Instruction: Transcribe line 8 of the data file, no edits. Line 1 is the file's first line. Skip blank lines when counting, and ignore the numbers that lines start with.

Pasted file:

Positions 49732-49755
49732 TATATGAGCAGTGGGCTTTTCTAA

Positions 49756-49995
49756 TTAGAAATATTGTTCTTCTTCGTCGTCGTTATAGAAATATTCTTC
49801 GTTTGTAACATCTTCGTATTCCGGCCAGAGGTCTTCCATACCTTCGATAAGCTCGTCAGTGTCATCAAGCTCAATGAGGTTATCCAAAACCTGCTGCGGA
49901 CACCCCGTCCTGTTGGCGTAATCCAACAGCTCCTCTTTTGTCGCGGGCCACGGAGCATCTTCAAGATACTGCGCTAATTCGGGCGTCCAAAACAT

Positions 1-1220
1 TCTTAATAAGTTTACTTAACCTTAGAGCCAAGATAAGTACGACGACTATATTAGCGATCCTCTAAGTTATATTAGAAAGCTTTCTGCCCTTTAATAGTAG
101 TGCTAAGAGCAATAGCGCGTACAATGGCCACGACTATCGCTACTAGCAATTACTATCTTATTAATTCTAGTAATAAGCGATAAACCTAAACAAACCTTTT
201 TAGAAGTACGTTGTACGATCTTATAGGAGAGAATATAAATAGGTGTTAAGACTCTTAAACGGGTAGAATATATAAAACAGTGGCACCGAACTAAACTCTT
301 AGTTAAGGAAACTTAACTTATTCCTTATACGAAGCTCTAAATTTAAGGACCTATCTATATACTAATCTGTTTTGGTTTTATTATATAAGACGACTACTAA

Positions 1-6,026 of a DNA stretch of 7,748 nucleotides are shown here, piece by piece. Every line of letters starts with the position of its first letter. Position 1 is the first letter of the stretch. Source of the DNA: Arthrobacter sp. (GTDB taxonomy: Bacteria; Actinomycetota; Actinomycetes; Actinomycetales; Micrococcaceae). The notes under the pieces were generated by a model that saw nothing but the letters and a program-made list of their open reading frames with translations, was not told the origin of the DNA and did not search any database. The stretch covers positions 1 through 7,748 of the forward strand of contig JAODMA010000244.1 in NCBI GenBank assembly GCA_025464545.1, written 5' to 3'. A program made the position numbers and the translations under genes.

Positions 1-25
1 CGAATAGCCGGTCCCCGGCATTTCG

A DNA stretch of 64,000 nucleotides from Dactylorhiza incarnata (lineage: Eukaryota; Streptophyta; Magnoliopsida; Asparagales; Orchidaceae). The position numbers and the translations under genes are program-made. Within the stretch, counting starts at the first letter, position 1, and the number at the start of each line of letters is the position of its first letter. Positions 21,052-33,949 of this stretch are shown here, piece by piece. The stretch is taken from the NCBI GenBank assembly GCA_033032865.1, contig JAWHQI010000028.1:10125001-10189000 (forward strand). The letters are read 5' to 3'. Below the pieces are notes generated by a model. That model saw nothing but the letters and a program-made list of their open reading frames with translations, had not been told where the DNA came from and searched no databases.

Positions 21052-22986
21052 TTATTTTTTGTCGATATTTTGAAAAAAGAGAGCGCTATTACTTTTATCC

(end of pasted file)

1 TCTTAATAAGTTTACTTAACCTTAGAGCCAAGATAAGTACGACGACTATATTAGCGATCCTCTAAGTTATATTAGAAAGCTTTCTGCCCTTTAATAGTAG